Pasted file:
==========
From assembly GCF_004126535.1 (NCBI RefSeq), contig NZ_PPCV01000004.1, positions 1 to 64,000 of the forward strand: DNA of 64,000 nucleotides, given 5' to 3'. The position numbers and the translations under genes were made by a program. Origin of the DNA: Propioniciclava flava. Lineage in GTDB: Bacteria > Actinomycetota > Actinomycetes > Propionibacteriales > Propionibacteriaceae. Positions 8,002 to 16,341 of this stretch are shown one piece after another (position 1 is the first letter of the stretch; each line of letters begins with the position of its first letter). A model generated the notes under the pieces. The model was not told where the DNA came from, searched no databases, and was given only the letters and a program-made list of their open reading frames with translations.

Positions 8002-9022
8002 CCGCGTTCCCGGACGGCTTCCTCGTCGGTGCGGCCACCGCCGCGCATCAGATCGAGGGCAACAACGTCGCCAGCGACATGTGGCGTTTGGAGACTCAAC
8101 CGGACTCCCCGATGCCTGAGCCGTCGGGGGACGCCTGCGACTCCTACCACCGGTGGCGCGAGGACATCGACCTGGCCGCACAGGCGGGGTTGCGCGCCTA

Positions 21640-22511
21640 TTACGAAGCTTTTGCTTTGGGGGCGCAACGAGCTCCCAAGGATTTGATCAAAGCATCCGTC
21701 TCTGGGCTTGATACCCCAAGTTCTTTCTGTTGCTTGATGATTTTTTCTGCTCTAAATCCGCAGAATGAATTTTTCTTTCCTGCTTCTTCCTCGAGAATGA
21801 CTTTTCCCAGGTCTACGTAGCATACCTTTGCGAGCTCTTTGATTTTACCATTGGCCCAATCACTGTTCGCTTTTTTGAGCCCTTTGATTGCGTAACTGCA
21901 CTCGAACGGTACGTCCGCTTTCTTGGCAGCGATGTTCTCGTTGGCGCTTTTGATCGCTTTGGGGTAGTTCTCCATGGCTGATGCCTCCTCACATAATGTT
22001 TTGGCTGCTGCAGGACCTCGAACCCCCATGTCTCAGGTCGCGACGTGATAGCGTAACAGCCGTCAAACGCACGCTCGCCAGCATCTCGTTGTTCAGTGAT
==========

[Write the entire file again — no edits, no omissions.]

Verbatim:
From assembly GCF_004126535.1 (NCBI RefSeq), contig NZ_PPCV01000004.1, positions 1 to 64,000 of the forward strand: DNA of 64,000 nucleotides, given 5' to 3'. The position numbers and the translations under genes were made by a program. Origin of the DNA: Propioniciclava flava. Lineage in GTDB: Bacteria > Actinomycetota > Actinomycetes > Propionibacteriales > Propionibacteriaceae. Positions 8,002 to 16,341 of this stretch are shown one piece after another (position 1 is the first letter of the stretch; each line of letters begins with the position of its first letter). A model generated the notes under the pieces. The model was not told where the DNA came from, searched no databases, and was given only the letters and a program-made list of their open reading frames with translations.

Positions 8002-9022
8002 CCGCGTTCCCGGACGGCTTCCTCGTCGGTGCGGCCACCGCCGCGCATCAGATCGAGGGCAACAACGTCGCCAGCGACATGTGGCGTTTGGAGACTCAAC
8101 CGGACTCCCCGATGCCTGAGCCGTCGGGGGACGCCTGCGACTCCTACCACCGGTGGCGCGAGGACATCGACCTGGCCGCACAGGCGGGGTTGCGCGCCTA

Positions 21640-22511
21640 TTACGAAGCTTTTGCTTTGGGGGCGCAACGAGCTCCCAAGGATTTGATCAAAGCATCCGTC
21701 TCTGGGCTTGATACCCCAAGTTCTTTCTGTTGCTTGATGATTTTTTCTGCTCTAAATCCGCAGAATGAATTTTTCTTTCCTGCTTCTTCCTCGAGAATGA
21801 CTTTTCCCAGGTCTACGTAGCATACCTTTGCGAGCTCTTTGATTTTACCATTGGCCCAATCACTGTTCGCTTTTTTGAGCCCTTTGATTGCGTAACTGCA
21901 CTCGAACGGTACGTCCGCTTTCTTGGCAGCGATGTTCTCGTTGGCGCTTTTGATCGCTTTGGGGTAGTTCTCCATGGCTGATGCCTCCTCACATAATGTT
22001 TTGGCTGCTGCAGGACCTCGAACCCCCATGTCTCAGGTCGCGACGTGATAGCGTAACAGCCGTCAAACGCACGCTCGCCAGCATCTCGTTGTTCAGTGAT